Re: Converting .DOCs to PPTs?
The really hard part: Word documents tend to be rather <ahem> wordy. Moreover, policy documents bear little relationship to training documents. In addition to eliminating vast expanses of mind-numbing policies and procedures prose to leave only the 50-some words that fit legibly on a typical slide--a formidable task in itself--you'll have to convert the rhetorical approach from one based on vomiting forth large quantities of prescriptive and proscriptive regulations to a rhetorical approach based on instructional design. Not a trivial task.
Say it brother! I actually said all this two years ago wrt to another project I was heading up--*real* online training. But, alas, this is what the client wants in this particular case. They aren't really interested in teaching anyone anything. They want to demonstrate compliance with Sarbanes-Oxley.
In my experience, it's usually simpler to create the PowerPoint files from scratch, using the Word documents solely as reference material. Only simple Word documents translate nicely into Powerpoint, and even then, it helps if you write them specifically so they'll translate nicely.
Yah. That's what I normally do with the training materials I produce, albeit in other formats.
<<How long might it typically take an experienced person to convert 30 Word .DOC pages (in the typical *yawn* policy manual style) into .PPT?>>
Doesn't matter in the least how long it _typically_ takes. The correct question to ask is: "How long will it take me?" And the only way to answer that question is to try converting a couple of pages. Then you'll know how long it'll take _you_.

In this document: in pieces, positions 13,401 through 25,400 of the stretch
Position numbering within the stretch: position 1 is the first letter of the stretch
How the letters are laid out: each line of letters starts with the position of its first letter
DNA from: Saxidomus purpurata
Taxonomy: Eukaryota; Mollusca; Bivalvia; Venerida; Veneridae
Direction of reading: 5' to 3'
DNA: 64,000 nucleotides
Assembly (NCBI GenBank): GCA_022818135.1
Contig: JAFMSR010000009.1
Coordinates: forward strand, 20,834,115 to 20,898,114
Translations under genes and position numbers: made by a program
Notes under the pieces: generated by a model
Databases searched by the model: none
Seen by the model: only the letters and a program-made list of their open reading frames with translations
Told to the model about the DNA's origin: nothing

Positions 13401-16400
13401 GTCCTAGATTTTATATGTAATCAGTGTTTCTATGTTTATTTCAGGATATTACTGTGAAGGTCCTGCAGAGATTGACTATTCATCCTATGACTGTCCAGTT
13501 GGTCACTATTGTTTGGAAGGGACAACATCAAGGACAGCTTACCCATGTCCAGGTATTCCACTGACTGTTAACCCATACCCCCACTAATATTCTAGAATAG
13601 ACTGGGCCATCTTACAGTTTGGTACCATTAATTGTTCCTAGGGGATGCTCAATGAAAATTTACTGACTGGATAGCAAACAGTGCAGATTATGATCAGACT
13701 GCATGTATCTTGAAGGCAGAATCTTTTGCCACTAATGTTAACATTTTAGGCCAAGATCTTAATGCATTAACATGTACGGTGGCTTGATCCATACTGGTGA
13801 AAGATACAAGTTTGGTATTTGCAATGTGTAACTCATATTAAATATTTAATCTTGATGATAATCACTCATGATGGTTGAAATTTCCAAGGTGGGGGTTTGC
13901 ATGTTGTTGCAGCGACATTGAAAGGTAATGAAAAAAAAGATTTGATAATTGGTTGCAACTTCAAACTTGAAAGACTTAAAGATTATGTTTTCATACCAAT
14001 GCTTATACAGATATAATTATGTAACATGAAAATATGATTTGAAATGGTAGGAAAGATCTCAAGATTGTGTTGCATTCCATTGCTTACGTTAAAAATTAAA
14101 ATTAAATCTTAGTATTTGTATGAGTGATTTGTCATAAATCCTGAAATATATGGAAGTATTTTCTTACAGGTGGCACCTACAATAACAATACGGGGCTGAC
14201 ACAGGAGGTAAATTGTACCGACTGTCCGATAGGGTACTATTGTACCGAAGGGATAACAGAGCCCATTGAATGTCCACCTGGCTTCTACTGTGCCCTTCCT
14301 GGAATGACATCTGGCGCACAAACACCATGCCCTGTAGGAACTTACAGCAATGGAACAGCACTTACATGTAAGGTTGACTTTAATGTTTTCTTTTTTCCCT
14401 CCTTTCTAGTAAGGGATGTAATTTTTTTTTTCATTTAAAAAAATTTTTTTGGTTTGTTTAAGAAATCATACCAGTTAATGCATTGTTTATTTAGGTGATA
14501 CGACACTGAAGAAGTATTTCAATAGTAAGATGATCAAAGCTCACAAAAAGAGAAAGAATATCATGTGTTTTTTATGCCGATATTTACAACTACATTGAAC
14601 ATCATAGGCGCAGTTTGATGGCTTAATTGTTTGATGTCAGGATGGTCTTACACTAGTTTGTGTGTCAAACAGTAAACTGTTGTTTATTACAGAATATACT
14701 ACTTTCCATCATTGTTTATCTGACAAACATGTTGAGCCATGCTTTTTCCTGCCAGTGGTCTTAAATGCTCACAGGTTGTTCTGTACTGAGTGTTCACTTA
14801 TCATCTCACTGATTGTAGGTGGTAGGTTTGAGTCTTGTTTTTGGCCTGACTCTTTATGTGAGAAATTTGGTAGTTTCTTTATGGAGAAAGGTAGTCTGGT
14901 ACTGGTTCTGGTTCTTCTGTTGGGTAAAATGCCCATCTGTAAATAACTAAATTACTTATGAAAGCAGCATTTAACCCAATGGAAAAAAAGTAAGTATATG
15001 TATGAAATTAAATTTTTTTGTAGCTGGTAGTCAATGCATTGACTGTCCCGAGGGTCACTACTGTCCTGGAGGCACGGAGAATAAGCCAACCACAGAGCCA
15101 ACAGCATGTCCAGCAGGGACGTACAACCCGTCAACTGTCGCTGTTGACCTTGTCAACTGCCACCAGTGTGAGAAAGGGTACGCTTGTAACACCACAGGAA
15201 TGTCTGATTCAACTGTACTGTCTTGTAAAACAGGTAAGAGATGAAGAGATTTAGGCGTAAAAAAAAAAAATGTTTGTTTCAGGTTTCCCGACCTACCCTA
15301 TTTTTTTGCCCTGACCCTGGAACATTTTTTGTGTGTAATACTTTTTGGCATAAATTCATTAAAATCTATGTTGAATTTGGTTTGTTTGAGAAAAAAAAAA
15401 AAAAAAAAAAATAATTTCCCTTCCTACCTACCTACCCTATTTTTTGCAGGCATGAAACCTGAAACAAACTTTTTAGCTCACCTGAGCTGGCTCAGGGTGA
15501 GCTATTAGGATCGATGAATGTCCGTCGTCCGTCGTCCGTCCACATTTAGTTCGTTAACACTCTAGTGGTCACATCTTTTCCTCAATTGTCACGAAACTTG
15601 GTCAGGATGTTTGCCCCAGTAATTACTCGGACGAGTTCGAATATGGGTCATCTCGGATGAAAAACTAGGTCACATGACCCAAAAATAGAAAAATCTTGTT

Agreed. I would, however, like a reality check. The proofreading thread was a good example. _I_ am a horrid proofreader. I can achieve perfection, but it takes fooooooooooorever.
<<As I understand it, he's only interested in making the .PPT it look pretty with consistent styles, the client logo, some images placed strategically to illustrate concepts and generate interest, etc. .PPT.>>
That's a recipe for failure. The goal is to communicate, not make it pretty. <...>
*sigh* I know. I resigned from an online training project that I'd conceived and managed for over a year because of this very issue.
In this instance, though, it is what the client wants. They're trying to satisfy Sarbanes-Oxley requirements, one of which is, to paraphrase, to ensure that "everyone in a firm understands politcies and procedures."
You and I both know that clicking through PPT slides |= understanding. However, they want the policies word for word, dumped into a PPT, so they can set up an an inexpensive mechanism for distributing the policy, tracking how long people spend reading it, administering a brief quiz, and issuing a certificate "I have read the policy manual" which employees must sign.
They want it word for word for legal reasons.
As Vinton Cerf noted, "power corrupts; Powerpoint corrupts absolutely". Don't let yourself become corrupt. If you're interested, my article "Powerpoint presentations: a speaker's guide" just appeared in the March 2004 issue of _Intercom_. (Strategically timed to help presenters at the May STC conference. <g>) It won't help you much with the technology, but will give some good guidelines on how to use the technology effectively.
Thanks Geoff. I have spent far too much time trying to explain this but, alas, the boss (CEO/Prez) remains unconvinced for reasons that are market-driven. *sigh* Yes, I know, short-term thinking. I've said my piece and, if I think it's going to sink the company, the only thing I can do at this point is move on. In the meantime....
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